Jane McMorland Hunter and Sue Dunster, Quinces; Growing and Cooking
2014, Prospect Books £9.99
These fruits have become undeservedly forgotten. This book tells their fascinating story, shows how to grow them and includes an inviting range of recipes. The trees do not require much space and would enhance any garden, whatever size. The fruits are delicious and versatile and the recipes here extend well beyond jellies and jams, including sweets, savouries and even drinks.
Out of season quinces are impossible to obtain and even in season they are usually only available at the more inspired farmers’ markets and a few selective shops. This seems a sorry state of affairs. The easy solution is to grow your own quinces and the purpose of this book is to encourage everyone to do exactly that. Quinces grow on attractive trees which never become unmanageably large and can even be grown in containers. In late spring the trees are covered with the most exquisite, fragrant blossom. This ranges from white to pale pink and is set against a backdrop of furry grey-green leaves. The trees themselves grow in a twisty, slightly mad, but attractive manner, although some varieties can be trained against a wall in an espalier or fan. The fruit appears in late summer and ripens towards the end of autumn. The trees are highly productive and fairly unfussy as to where they grow. They self-pollinate which means you only need one to get fruit. They are largely disease free, fruit reliably most years and will live to a great age, enhancing your garden and providing you with a scrumptious crop in return for little input.
Quinces were reputed to be the fruit which Paris gave Aphrodite and it was said that quince trees grew up wherever she walked. They may have been the infamous fruits on the Tree of Wisdom in the Garden of Eden. Much later Edward Lear’s Owl and Pussycat dined on them at their wedding feast. They originally came to Europe from Central Asia where they still grow wild in the foothills of the Caucasus Mountains in Turkestan and Iran. They have been used in Persian cooking for over 2500 years, but probably reached Britain in the13th century where they appear in recipes for pies sweetened with honey.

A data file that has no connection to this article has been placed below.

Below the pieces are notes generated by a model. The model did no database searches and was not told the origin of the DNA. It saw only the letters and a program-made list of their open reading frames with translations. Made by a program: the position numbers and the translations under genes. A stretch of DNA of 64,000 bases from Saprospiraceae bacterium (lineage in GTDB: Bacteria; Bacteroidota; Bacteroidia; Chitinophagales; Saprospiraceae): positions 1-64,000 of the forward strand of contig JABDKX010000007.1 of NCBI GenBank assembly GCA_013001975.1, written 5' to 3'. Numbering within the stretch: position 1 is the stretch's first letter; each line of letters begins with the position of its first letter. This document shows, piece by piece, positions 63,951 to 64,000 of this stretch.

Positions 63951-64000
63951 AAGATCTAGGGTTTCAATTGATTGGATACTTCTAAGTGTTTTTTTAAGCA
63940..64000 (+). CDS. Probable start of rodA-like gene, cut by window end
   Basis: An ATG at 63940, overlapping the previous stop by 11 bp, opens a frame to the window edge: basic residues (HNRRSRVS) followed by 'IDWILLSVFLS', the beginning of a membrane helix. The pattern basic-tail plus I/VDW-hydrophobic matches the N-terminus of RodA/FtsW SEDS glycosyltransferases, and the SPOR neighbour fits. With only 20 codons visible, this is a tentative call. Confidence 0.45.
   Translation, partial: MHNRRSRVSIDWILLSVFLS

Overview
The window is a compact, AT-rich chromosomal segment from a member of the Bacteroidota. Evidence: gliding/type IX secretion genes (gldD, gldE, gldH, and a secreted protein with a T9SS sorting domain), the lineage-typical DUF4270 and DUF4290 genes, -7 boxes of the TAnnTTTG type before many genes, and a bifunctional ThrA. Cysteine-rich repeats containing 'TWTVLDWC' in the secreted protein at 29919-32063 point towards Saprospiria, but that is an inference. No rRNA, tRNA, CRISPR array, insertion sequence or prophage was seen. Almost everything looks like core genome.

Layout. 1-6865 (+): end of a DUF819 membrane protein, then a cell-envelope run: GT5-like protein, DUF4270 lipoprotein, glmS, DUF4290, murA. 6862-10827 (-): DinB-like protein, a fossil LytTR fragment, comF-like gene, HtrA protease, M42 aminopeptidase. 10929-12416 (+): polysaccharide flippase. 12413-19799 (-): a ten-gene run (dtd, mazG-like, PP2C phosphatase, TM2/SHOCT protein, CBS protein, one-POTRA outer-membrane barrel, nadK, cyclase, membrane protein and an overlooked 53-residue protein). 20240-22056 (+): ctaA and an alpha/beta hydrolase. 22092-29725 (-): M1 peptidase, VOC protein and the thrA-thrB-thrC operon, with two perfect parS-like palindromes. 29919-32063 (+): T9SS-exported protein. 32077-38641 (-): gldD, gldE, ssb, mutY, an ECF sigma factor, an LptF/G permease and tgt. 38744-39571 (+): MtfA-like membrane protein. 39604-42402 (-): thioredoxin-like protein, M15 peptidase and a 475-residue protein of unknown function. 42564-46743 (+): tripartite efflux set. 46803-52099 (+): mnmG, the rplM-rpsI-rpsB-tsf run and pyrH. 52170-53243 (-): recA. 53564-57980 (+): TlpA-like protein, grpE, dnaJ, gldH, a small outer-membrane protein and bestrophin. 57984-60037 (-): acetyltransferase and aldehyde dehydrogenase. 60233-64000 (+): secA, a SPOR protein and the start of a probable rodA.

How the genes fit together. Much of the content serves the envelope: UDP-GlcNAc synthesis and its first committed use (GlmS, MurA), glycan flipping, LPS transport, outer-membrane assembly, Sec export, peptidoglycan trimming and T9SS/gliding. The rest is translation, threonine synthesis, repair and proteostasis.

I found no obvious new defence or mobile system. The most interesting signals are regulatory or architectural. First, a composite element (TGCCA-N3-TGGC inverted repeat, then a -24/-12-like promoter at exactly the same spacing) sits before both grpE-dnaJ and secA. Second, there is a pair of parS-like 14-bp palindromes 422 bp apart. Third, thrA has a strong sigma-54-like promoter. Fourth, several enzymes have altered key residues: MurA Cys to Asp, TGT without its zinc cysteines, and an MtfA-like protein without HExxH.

Quinces are deliciously sweet and scented when cooked. They contain a high level of pectin and can therefore easily be made into jams and jellies. Originally marmalade was made from quinces coming from the Portuguese word for the fruit, marmelo. A little goes a long way and the addition of a few slices will transform many dishes. They combine particularly well with apples and pears, but will also go with almonds, oranges and even mulberries, if you can get them. They can be made into cakes, tarts, biscuits and custards. They are used in many Mediterranean and Central Asian savoury dishes including chicken, pork and all types of game. They can be stuffed with meat and used to flavour savoury tarts. There is so much more to them than just the jelly and membrillo commonly found in delicatessens.
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